The term "community builder" came into use in the first decade of the twentieth century in connection with the city planning movement and the development of large planned residential neighborhoods. Developers of this type were real estate entrepreneurs who acquired large tracts of land that were to be developed according to a master plan, often with the professional expertise of site planners, landscape architects, architects, and engineers. Proximity to schools, shopping centers, country clubs and other recreational facilities, religious structures, and civic centers, as well as the convenience of commuting, became important considerations for planning new neighborhoods and attracting home owners.
Community builders, such as Edward H. Bouton of Baltimore and J. C. Nichols of Kansas City, greatly affected land use policy in the United States, influencing to a large extent the design of the modern residential subdivision. Nichols's reputation was based on the development of the Country Club District in Kansas City–an area that would ultimately house 35,000 residents in 6,000 homes and 160 apartment buildings. Because they operated on a large scale and controlled all aspects of a development, these developers were concerned with long-term planning issues such as transportation and economic development, and extended the realm of suburban development to include well-planned boulevards, civic centers, shopping centers, and parks.
To promote predictability in the land market and protect the value of their real estate investments, community builders became strong advocates of zoning and subdivision regulations. Nichols and other leading members of the National Association of Real Estate Boards (NAREB) sought alliances with the National Conference on City Planning (NCCP), American Civic Association (ACA), and American City Planning Institute (ACPI) to bring the issues of suburban development within the realm of city planning.
Community builders often sought expertise from several design professions, including engineering, landscape architecture, and architecture. As a result, their subdivisions tended to reflect the most up-to-date principles of design; many achieved high artistic quality and conveyed a strong unity of design. By relying on carefully written deed restrictions, as a private form of zoning, they exerted control over the character of their subdivisions, attracted certain kinds of home buyers, and protected real estate values. Many became highly emulated models of suburban life and showcases for period residential design by established local or regional masters.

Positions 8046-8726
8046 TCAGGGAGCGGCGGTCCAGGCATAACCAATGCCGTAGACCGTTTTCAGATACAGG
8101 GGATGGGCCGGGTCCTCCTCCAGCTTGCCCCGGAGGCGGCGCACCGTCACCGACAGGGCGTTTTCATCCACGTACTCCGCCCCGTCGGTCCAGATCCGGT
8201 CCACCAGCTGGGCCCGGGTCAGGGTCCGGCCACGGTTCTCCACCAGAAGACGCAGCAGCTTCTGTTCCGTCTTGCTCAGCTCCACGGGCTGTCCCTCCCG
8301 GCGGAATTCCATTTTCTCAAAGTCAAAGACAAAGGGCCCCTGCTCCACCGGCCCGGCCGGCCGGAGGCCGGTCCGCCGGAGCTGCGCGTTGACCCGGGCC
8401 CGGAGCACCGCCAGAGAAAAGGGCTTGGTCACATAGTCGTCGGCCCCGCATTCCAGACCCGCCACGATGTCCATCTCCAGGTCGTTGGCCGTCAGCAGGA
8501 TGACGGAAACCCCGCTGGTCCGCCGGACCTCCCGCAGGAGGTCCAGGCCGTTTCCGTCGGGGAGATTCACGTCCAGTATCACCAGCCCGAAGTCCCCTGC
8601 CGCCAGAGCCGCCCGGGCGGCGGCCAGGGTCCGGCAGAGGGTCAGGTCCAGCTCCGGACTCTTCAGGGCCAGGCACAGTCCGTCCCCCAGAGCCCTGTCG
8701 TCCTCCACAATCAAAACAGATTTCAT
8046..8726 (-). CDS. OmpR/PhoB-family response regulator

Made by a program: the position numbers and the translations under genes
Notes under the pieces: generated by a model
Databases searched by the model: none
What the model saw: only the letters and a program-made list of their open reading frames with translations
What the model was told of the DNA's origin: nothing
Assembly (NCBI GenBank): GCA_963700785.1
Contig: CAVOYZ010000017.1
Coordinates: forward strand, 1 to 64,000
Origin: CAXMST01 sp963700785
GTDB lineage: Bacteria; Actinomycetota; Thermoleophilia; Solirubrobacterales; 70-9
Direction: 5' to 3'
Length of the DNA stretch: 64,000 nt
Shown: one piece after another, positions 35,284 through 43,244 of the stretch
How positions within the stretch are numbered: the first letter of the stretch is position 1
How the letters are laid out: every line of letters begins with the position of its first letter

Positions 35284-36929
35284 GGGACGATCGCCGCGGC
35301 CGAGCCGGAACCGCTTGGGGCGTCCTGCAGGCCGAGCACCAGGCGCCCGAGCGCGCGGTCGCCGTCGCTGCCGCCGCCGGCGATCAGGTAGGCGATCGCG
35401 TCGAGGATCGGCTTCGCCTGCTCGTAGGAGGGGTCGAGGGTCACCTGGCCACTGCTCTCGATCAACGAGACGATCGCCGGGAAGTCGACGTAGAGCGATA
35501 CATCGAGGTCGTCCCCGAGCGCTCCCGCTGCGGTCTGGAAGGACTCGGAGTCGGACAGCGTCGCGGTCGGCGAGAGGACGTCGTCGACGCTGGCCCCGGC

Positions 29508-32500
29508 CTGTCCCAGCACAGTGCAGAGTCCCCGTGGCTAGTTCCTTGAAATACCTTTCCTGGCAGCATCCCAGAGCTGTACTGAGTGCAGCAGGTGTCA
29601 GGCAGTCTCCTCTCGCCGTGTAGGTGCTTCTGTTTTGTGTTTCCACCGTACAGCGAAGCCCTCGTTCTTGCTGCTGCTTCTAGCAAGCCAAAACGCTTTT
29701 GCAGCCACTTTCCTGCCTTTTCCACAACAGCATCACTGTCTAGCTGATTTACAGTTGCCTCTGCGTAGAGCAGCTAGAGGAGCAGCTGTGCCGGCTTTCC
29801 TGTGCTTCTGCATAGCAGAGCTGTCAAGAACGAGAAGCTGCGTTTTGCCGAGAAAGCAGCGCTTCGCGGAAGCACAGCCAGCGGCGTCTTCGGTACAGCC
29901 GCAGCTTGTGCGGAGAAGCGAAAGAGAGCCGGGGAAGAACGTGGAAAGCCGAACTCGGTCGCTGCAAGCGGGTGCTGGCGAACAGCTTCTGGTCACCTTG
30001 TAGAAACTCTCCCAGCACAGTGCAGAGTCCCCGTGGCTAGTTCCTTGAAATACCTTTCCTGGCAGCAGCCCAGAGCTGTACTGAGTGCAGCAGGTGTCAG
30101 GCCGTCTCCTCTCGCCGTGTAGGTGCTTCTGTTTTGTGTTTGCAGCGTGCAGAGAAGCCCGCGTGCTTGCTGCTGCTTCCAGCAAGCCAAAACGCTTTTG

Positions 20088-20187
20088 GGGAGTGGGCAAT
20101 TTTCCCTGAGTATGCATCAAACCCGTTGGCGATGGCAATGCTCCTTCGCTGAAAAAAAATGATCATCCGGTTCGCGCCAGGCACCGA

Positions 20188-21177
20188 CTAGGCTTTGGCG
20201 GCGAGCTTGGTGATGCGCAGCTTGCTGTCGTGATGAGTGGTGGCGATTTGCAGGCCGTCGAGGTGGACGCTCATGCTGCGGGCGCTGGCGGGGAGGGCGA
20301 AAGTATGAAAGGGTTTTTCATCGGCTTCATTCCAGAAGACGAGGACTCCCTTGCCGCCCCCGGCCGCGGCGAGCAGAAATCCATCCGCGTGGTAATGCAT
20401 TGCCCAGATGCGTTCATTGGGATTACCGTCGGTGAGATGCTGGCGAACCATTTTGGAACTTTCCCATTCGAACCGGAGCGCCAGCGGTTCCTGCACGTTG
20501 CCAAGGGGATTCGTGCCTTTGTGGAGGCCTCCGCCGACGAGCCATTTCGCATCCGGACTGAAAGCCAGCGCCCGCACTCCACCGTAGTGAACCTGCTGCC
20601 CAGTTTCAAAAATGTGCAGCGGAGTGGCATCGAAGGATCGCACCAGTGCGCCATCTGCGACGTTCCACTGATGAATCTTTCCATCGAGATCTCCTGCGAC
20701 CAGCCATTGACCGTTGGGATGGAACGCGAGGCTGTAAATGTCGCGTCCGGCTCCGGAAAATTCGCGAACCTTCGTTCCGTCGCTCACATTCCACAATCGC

The Operative Builder
By the 1920s, developers were building more and more homes in the subdivisions they had platted and improved, thereby taking control of the entire operation and phasing construction as money became available. In the 1930s when the home financing industry was restructured, such "operative builders" were able to secure FHA-approved, private financing for the large-scale development of neighborhoods of small single-family houses as well as rental communities offering attached dwellings and apartments. Depression-era economics and the demand for defense-related and veterans' housing which followed encouraged them to apply principles of mass production, standardization, and prefabrication to lower construction costs and increase production time.